U of T professor doesn’t believe in gender neutral pronouns, criticized by UBC professor in debate

The University of Toronto (U of T) held an academic forum this past Saturday to discuss Bill C-16 and the gender provisions of the Ontario Human Rights Code (OHRC). Mary Bryson, professor and a senior associate dean in UBC’s faculty of education, was present.

Bill C-16, which passed in the House of Commons on November 18, would add gender identity and gender expression to the list of prohibited grounds of discrimination in the Canadian Human Rights Act. People in Ontario are currently protected from discrimination and harassment on the basis of gender identity and expression under provisions of the OHRC. Tickets for the forum, offered for free, were sold out and the event was livestreamed.

The forum featured Bryson, law professor Brenda Cossman, and director of the Bonham Centre for Sexual Diversity Studies at U of T and psychology professor Jordan Peterson.

The debate arose out of the highly publicized controversy at U of T following Peterson’s YouTube lecture released September 27, which criticized Bill C-16 and “political correctness.” In the video, Peterson stated that he would refuse to use gender neutral pronouns if someone requested their use, a point he has consistently reiterated.

As the forum began, many viewers experienced problems with the livestream on U of T’s website, with many taking to Twitter to voice their complaints. A second livestream of the event, this one on YouTube, was quickly posted on Twitter during the introduction.

The event started with a 10-minute segment from Peterson. Peterson started by asking the men and women in the audience to stand separately to highlight the greater number of men in the room.

“There are pronounced gender differences in openness such that men are higher in intellect, which encompasses interest and ideas, and women are higher in aesthetics, which encompasses interest in art and in literature,” said Peterson. “I just wanted to point out that there was a natural gender divide that occurred naturally and without compulsion in this particular case … and that the more our society enforces its increasingly absurd demands for equity among everyone, the less likely it is that such natural divisions will be able to manifest themselves in our society in keeping with the pronounced and deep differences between the genders.”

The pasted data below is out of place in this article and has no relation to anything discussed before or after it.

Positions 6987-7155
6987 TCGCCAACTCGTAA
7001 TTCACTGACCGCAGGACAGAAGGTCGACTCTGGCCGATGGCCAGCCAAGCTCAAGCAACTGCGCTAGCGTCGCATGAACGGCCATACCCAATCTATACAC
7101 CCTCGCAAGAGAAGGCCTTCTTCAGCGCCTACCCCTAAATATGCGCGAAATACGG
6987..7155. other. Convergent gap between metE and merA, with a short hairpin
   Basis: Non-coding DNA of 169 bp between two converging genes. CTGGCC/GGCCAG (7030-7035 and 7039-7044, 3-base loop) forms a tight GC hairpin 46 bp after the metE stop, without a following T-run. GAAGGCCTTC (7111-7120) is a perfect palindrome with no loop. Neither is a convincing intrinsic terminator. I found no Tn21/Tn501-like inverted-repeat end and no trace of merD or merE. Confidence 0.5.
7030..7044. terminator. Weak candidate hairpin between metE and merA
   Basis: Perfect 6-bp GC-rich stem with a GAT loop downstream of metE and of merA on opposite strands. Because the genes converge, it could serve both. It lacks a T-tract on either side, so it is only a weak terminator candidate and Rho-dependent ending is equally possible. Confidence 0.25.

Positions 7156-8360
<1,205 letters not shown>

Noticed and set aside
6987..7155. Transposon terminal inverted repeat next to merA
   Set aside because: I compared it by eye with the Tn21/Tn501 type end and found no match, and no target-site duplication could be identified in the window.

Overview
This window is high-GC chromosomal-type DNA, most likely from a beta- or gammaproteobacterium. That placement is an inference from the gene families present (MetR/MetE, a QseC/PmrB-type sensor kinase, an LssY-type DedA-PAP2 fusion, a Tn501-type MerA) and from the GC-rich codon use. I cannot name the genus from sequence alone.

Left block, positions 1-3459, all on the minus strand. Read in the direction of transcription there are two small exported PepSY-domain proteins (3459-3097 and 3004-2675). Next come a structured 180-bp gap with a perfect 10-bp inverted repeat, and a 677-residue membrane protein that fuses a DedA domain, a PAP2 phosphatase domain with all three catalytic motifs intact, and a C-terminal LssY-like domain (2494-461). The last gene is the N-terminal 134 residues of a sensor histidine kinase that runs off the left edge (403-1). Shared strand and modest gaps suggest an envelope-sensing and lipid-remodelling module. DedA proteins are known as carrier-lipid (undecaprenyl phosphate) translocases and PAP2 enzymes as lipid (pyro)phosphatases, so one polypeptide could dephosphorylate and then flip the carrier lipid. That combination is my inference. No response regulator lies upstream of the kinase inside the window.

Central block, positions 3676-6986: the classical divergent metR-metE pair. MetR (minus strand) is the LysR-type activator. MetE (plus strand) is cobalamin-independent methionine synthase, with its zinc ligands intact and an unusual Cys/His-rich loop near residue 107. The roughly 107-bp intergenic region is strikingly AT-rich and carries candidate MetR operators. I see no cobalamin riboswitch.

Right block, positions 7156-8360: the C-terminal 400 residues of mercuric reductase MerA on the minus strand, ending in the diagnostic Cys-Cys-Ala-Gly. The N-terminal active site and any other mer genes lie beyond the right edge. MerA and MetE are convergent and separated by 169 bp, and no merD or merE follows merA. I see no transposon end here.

Peterson continued by discussing the idea of “political correctness” and what he sees as the potentially negative consequences of Bill C-16.

“There’s an assault on the idea of objectivity itself [and] an assault on the idea of biology itself,” said Peterson.

Cossman tried to clear up misunderstandings circulating about Bill C-16 and contested the claims that a person would be criminally liable for using gender neutral pronouns if the bill was put into effect.

“Do these provisions in any way criminalize the use or misuse of pronouns? Not even close,” said Cossman. “Hate speech provisions in the code have a very high threshold. The Supreme Court of Canada has repeatedly defined hate speech as only including the most extreme forms of speech.”

Bryson chose to target the lack of scholarly basis of Peterson’s claims and the harm they could cause.

“There is no set of knowledge claims more important to subject to political scrutiny than statements that appear to perpetuate and to incite already existing forms of hatred, violence and prejudice towards members of minority groups,” said Bryson.

“Although this man is making these claims as [a professor] at a great Canadian university, the claims are not being made in relation to any publicly accessible body of peer-reviewed scholarship. Bad science is deadly.”

This story was originally reported on by U of T’s student newspaper, The Varsity. Peterson has received backlash and disappointment from the university community. A.W. Peet, a U of T physics professor who identifies as non-binary and uses the pronoun “they,” even said in an interview with The Varsity, “It doesn’t really matter whether he thinks we exist or not, because we do. I just wanted to say, ‘Excuse me, I exist.’”